• Cheung Jiping (, born 1983), a manager of Mighty Current, was taken away from his wife's home in Fenggang, Dongguan by at least a dozen men in plainclothes.[10]
  • Lee Bo (aka Paul Lee, , born 1950),[29] a British citizen and the husband of Sophie Choi, who is in turn one of the three shareholders of Mighty Current.[10] Lee regularly helped out in the bookstore. Lee worked at Joint Publishing until he started at the bookstore.[30] Since the disappearances of four of his colleagues, he had been doing anonymous interviews with BBC and various media. Lee was last seen on 30 December 2015, while delivering books in Chai Wan to a certain unknown client.[31] Choi, who had been expecting Lee home for dinner at around 7.15 pm on 30 December, raised the alarm when he failed to return home.[32][33][34]

FCO report to UK Parliament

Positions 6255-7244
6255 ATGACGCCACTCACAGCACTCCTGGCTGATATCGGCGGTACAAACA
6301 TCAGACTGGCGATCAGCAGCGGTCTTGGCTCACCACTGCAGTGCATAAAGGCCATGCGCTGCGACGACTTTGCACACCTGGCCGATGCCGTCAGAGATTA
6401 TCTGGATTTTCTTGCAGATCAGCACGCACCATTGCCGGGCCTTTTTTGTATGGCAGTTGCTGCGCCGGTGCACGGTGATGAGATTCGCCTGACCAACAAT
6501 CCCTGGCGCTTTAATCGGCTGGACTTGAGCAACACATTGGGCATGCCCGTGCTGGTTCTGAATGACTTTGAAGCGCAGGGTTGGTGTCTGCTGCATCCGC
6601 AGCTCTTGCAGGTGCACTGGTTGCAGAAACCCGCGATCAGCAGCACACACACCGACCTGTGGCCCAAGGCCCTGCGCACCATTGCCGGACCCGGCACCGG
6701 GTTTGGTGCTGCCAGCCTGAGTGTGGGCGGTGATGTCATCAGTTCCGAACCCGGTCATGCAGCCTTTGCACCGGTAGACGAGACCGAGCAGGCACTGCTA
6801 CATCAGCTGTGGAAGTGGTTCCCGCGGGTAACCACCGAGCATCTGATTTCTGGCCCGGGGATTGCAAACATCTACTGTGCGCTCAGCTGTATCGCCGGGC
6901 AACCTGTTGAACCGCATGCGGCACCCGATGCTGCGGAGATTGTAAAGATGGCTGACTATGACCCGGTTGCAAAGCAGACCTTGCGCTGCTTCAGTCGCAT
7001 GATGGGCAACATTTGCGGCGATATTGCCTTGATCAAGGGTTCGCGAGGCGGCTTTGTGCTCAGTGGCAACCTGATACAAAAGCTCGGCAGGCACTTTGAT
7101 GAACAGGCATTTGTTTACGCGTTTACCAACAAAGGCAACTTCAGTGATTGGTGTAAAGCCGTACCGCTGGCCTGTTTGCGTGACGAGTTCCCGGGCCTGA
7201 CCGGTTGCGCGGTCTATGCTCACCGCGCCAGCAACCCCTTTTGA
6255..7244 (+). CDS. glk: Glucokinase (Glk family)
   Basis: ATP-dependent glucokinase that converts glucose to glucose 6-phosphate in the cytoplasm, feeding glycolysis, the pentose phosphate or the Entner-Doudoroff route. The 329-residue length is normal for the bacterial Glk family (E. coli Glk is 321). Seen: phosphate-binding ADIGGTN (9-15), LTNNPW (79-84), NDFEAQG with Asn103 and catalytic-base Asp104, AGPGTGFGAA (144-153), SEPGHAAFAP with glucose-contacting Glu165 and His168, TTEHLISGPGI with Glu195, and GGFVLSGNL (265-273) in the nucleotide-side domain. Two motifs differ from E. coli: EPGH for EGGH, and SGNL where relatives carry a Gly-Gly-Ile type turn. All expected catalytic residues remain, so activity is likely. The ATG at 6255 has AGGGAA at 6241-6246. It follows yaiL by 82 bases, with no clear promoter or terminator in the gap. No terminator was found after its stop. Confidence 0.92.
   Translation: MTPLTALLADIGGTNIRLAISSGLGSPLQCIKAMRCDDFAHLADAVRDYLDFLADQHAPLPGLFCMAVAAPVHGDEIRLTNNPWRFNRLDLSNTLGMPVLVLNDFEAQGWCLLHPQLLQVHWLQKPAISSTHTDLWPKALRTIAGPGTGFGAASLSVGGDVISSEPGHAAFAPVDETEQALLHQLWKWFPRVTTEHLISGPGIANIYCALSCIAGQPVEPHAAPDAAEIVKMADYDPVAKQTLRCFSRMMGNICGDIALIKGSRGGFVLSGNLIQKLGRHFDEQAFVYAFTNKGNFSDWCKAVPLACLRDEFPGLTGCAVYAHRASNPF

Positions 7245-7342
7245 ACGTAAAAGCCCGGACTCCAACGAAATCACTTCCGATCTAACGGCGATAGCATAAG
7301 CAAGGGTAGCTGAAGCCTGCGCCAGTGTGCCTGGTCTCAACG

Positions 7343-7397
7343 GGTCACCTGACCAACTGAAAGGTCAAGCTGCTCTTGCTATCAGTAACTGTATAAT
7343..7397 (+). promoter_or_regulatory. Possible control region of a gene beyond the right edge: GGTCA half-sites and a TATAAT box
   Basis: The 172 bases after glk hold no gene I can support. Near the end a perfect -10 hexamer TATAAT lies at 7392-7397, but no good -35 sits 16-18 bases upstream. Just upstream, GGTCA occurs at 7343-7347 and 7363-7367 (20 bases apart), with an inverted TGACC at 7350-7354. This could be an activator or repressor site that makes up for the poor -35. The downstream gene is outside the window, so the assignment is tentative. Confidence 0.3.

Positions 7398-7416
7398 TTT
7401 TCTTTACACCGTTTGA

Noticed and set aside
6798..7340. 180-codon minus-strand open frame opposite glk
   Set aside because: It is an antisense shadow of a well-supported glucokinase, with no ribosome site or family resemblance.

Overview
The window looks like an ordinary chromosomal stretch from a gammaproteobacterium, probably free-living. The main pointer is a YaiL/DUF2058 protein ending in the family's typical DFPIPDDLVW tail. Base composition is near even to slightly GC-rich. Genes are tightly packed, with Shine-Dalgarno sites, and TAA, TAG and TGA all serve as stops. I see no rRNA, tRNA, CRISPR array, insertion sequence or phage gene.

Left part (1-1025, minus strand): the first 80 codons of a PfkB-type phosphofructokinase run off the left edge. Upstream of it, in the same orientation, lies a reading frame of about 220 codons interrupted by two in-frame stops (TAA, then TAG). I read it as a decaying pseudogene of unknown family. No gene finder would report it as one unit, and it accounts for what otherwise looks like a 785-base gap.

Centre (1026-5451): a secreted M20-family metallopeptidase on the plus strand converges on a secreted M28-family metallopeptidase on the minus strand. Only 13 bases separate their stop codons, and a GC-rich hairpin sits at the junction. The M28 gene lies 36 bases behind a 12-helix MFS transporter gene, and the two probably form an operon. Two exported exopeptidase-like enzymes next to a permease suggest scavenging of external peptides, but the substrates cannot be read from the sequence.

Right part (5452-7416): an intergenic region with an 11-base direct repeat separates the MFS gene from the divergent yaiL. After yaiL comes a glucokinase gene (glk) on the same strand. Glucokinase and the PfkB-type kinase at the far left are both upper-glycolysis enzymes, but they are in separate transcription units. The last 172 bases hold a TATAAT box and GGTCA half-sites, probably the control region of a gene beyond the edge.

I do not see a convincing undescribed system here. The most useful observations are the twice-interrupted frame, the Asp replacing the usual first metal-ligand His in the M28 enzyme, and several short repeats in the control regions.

In its semi-annual report on Hong Kong for the second half of 2015, British Foreign Secretary said: "The unexplained disappearance of five individuals associated with a Hong Kong bookstore and publishing house has raised questions in Hong Kong. I am particularly concerned by the situation of Mr Lee Po, a British citizen. The full facts of the case remain unclear, but our current information indicates that Mr Lee was involuntarily removed to the mainland without any due process under Hong Kong SAR law. This constitutes a serious breach of the Sino-British Joint Declaration on Hong Kong and undermines the principle of "One Country, Two Systems" which assures Hong Kong residents of the protection of the Hong Kong legal system. We have called, in our contacts with the Chinese government at the highest level, for Mr Lee's immediate return to Hong Kong. We urge the Chinese and Hong Kong SAR governments to reassure the people of Hong Kong that law enforcement in the Hong Kong SAR is exclusively the responsibility of the Hong Kong SAR authorities, and that the fundamental rights and freedoms of Hong Kong residents will continue to be fully protected, and respected by all, in accordance with the Joint Declaration and Basic Law."[35][36]